|How Children Learn in
A Parent's Guide to Preschool
Diane Trister Dodge and Joanna Phinney
|Children are learning every minute of the day. They learn from the way
we organize the classroom, form the daily schedule, from activities, and
from their outdoor play.
Our classrooms are set up for learning. Children have many
opportunities to make choices, come up with ideas, experiment, and
take responsibility for their work.. Here's what you'll see when you visit.
*Materials are on low shelves, in containers, and on hooks so children
can get them independently and put them away.
*Shelves are neat and uncluttered so materials are easy to see,
remove, and replace.
*Picture and word labels are on containers and shelves so children
know what choices are available
and make decisions.
*There are distinct areas-blocks, dramatic play, toys and games, art,
discovery, library, sensory tables, music and movement, cooking,
computers, and different play spaces outdoors.
*A variety of learning materials are in each area so that no matter
where children choose to play, they learn.
*Similar materials are grouped together to teach children to sort and
classify-- skills that are important to understanding and solving math
The Daily Schedule
We want your child to feel secure and independent, to move from one
activity to another as easily and confidently as possible. And we want
to provide a variety of learning experiences for a well-rounded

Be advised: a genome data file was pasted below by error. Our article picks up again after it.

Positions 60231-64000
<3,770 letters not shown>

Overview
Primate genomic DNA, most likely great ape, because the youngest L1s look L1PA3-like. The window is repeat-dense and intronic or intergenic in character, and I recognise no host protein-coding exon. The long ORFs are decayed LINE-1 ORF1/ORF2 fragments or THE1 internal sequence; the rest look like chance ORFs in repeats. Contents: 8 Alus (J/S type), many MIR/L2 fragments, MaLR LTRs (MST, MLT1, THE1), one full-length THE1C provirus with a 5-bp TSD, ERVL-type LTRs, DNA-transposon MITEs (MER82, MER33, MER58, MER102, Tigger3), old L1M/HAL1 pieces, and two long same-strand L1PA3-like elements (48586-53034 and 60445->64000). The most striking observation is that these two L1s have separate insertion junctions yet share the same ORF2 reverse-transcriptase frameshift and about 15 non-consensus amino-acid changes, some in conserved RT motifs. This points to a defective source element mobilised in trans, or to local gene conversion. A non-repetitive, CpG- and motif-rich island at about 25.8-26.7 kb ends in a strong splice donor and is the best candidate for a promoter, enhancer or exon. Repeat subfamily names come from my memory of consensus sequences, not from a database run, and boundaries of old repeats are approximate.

education. So we plan a daily schedule with these goals in mind. We
follow this same schedule day after day. A picture schedule helps
children feel secure because they know what comes next. After a few
months, children are amazingly independent. They tell us what they
are supposed to do next!
When you visit your child's classroom, you see a room full of children
playing. You may wonder what we are doing to help children learn. As
children play, we watch how they use materials. We listen. We talk with
them to find out what they are thinking and trying to do. We help
children become aware of their actions, offer suggestions, and think
about what materials to offer next. Then we challenge them to think
further. This is how we encourage the development of skills children
will need in elementary school.
The time children spend outdoors every day is just as important to their
learning as the time they spend in the classroom. Unless the weather
is severe, we take children outdoors every day, often more than once.
Large muscle activities are essential for children's health and
well-being. Too many children today are overweight. One reason is
they don't get the large muscle activity essential for healthy
development. Children need time each day to run, leap, hop, jump,
slide, climb, and throw and catch a ball. These activities build strong
muscles and a sense of pride. They are important for another reason
as well. Brain research shows that physical activity actually wakes up
the brain for learning.
The outdoors greatly increases our learning environment. It is a natural
setting for scientific investigations. Children find and study bugs and
butterflies, plant seeds and watch them grow, and compare the feel of
the bark on different trees. In some climates they notice the leaves
change color and fall to the ground and learn about ice and snow. In
other climates they learn how plants survive on almost no water. We
talk with children about their discoveries and encourage them to
continue investigating what they find outdoors.